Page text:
Hispanic Americans’ religious affiliation is changing.
Though Hispanics are still predominantly Catholic, 24 percent have now converted from Catholicism, according to a new Pew Research report.

While Pew noted a shift in religious affiliation over the past decade, the past four years has seen swift, significant changes.

In 2013, Pew found 55 percent of U.S. Hispanics self-identified as Roman Catholic, compared to 67 percent in 2010.

These former Hispanic Catholics have largely converted to Protestantism (16 percent in 2013; 12 percent in 2010) and religiously unaffiliated (18 percent in 2013; 10 percent in 2010).

Of those who became Protestant, 28 percent now associate with a Pentecostal congregation.

Regarding these trends, Pew commented, “Some religious polarization is taking place in the Hispanic community, with the shrinking majority of Hispanic Catholics holding the middle ground between two growing groups (evangelical Protestants and the unaffiliated) that are at opposite ends of the U.S. religious spectrum.”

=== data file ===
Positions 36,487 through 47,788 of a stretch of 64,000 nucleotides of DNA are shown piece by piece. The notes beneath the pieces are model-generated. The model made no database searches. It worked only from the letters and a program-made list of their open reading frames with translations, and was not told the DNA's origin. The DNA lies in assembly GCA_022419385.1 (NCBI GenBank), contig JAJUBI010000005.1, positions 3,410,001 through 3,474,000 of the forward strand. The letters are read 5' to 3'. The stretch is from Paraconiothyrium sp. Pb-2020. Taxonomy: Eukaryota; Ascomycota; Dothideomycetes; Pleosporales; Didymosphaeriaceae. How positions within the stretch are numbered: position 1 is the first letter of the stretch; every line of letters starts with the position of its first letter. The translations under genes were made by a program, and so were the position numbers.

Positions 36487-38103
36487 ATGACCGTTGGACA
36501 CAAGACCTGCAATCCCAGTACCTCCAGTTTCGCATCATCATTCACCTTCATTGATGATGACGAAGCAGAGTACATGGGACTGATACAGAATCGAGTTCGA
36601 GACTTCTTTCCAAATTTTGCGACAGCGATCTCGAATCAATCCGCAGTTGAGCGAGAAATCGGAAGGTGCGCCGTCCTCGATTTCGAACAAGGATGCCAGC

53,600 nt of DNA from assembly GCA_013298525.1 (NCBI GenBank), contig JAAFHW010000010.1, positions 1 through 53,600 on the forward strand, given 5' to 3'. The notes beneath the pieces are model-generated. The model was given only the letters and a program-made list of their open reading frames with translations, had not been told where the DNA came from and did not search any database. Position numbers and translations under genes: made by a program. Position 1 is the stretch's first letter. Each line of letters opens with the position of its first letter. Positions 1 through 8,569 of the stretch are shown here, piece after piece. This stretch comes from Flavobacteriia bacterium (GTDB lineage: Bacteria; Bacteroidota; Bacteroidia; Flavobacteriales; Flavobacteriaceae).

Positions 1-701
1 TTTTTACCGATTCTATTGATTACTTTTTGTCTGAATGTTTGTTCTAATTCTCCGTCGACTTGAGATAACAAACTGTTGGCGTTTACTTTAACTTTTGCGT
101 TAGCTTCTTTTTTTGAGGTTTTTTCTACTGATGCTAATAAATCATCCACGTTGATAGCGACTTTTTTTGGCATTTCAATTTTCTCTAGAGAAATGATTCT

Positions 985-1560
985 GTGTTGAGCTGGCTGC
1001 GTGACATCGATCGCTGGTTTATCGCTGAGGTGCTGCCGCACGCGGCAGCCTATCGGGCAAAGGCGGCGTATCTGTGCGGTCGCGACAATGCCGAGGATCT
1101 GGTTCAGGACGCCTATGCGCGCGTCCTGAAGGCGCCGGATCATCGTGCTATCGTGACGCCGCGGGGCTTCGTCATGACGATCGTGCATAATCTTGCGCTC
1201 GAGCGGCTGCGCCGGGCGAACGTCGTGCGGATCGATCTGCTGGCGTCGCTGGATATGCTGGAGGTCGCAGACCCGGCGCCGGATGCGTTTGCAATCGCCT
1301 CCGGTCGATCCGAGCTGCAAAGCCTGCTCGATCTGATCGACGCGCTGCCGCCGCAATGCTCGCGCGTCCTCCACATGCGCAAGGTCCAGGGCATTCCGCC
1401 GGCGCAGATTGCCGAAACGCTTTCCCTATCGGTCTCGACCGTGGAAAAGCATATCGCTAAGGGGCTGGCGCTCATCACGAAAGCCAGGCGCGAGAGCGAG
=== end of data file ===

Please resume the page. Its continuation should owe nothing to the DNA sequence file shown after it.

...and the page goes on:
The shift is present in all age groups. But Hispanics aged 18 to 29 saw the sharpest decline.

“Fewer than half of Hispanics under age 30 are Catholic (45 percent), compared with about two-thirds of those ages 50 and older (64 percent),” Pew noted.

When asked to give a reason for changing their religious affiliation, respondents cited the following: gradually drifted away, stopped believing the teachings of their faith, found another congregation that reaches out and helps its members, experienced a significant person crisis, moved to a new community, and married someone from a different faith tradition.

Thomas Reece, senior analyst for the National Catholic Reporter, commented, “The Pew study shows that the Catholic church cannot take Hispanics for granted. If they do not find a welcoming community with a lively liturgy, they may well leave for a Protestant, probably evangelical, church.”

The full report from Pew Research’s Religion and Public Life Project is available here.

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